LETTER: Instead of tearing down statues why don't we contextualise them with plaques?
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OPIONION - I do not believe that anyone thinks history can be undone: what happened, happened.
However, I do believe that history can, and should, be rewritten. And this, I believe, lies at the heart of the calls for the statues and monuments which recall unsavoury persons and events of the past to come down.
The full story of these people and events is rarely depicted. Monuments and statues tend to glorify such episodes and their perpetrators, and those who insist on their upkeep tend to be associated with such characters and episodes.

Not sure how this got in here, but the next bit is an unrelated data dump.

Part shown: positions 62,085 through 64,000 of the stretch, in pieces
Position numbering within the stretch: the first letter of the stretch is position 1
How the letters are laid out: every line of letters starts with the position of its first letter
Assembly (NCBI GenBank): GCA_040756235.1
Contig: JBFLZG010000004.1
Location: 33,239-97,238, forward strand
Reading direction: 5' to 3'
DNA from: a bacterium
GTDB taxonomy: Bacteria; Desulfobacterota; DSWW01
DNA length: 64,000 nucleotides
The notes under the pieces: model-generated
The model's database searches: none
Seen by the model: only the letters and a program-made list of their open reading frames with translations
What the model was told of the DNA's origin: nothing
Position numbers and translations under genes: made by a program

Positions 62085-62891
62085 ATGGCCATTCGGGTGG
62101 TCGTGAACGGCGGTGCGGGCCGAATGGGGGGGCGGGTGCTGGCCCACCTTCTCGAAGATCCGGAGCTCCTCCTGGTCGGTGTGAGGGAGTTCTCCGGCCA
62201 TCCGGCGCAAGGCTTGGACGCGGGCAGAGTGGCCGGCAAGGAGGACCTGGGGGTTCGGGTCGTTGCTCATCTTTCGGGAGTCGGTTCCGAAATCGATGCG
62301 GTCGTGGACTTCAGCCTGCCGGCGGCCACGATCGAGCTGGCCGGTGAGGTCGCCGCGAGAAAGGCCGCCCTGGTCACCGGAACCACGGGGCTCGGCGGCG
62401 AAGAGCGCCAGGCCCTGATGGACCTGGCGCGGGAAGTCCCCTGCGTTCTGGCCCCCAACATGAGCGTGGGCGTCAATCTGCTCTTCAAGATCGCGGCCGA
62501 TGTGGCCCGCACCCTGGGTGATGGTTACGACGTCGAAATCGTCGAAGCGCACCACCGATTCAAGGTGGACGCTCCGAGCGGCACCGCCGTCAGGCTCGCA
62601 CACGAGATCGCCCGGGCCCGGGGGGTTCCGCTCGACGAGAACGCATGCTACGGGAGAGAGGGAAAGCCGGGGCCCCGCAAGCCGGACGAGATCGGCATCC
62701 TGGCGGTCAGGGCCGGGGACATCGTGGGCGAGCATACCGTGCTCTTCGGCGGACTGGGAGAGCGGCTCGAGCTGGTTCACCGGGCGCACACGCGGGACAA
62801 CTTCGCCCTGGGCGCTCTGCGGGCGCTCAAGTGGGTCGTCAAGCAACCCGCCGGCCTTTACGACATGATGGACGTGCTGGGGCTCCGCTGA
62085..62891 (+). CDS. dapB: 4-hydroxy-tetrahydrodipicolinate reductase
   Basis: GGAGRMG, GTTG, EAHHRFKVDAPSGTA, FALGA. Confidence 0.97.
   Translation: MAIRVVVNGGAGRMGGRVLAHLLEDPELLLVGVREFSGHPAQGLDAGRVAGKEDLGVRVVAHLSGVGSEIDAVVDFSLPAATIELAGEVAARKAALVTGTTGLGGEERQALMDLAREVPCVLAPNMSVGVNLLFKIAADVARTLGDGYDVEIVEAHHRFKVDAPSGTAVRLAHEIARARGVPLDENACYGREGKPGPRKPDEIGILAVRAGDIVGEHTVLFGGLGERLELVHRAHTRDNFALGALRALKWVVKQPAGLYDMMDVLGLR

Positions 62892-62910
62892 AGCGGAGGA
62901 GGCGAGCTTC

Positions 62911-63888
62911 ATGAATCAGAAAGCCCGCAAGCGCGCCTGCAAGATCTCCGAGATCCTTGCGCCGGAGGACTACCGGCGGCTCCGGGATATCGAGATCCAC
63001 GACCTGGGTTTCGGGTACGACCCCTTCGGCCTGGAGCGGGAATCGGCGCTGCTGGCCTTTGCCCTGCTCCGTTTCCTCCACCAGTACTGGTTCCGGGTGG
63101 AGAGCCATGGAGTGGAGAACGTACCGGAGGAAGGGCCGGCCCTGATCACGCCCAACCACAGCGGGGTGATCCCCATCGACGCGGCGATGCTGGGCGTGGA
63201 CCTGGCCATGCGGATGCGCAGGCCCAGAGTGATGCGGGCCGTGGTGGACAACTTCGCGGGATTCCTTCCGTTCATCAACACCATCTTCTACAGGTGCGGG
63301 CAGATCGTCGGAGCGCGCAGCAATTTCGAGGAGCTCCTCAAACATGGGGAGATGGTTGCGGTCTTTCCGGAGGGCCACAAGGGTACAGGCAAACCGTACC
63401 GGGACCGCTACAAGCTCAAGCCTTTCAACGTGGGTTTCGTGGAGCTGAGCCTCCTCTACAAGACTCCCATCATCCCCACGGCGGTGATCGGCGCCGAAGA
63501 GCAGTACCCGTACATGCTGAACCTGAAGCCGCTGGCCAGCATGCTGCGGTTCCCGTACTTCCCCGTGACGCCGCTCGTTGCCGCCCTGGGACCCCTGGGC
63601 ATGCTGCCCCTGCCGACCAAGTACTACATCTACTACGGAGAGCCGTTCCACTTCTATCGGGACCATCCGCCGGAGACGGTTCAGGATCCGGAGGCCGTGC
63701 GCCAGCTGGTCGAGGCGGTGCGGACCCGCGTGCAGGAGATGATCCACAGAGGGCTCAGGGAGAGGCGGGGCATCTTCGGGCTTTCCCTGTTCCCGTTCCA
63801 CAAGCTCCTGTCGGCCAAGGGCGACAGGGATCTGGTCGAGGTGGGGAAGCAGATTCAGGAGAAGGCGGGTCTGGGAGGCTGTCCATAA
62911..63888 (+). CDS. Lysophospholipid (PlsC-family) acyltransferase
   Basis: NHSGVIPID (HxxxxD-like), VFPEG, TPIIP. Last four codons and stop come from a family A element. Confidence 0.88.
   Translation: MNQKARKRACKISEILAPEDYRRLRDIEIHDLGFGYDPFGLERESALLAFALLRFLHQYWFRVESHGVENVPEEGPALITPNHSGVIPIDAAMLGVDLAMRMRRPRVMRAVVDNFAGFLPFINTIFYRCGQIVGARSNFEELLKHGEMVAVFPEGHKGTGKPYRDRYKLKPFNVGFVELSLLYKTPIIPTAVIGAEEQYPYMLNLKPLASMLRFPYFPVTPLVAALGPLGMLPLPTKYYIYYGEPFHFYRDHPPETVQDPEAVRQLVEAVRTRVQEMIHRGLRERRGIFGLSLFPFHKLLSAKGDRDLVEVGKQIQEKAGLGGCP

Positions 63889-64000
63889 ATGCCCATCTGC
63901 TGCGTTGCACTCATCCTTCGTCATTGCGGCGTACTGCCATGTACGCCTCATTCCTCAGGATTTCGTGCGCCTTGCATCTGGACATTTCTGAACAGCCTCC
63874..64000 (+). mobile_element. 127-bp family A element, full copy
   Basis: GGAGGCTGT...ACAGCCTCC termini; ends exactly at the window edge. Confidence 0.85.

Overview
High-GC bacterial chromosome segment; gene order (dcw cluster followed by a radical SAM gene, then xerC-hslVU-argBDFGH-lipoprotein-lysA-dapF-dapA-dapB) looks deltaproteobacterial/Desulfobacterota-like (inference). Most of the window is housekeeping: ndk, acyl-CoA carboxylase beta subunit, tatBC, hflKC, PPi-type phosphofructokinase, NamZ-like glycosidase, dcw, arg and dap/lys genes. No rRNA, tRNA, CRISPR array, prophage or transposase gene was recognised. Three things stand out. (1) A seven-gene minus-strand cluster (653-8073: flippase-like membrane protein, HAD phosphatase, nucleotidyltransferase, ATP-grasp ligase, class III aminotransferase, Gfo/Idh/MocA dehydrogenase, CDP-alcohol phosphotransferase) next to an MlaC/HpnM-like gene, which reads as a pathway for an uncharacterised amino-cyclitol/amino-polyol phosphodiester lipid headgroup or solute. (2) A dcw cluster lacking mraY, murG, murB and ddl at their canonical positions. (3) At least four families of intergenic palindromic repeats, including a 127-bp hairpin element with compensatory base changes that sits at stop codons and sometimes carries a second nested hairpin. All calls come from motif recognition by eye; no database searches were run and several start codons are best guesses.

If a statue of an architect of apartheid must stand, it does not have to do so in a place of prominence, and must be accompanied, as K Moonsamy argued in “Statues of racists reflect suffering” (Daily News, June 18), by a plaque which describes this person’s role in perpetuating this barbaric, inhuman system of governing people in no uncertain terms, instead of simply stating that they were president or prime minister.
That is only a small portion of their history. The shameful parts, which brought hurt, shame and death, must also be told. It is time to take off the rose-tinted lenses through which the past is viewed and see people and events for who and what they really were.
S PATHER Durban
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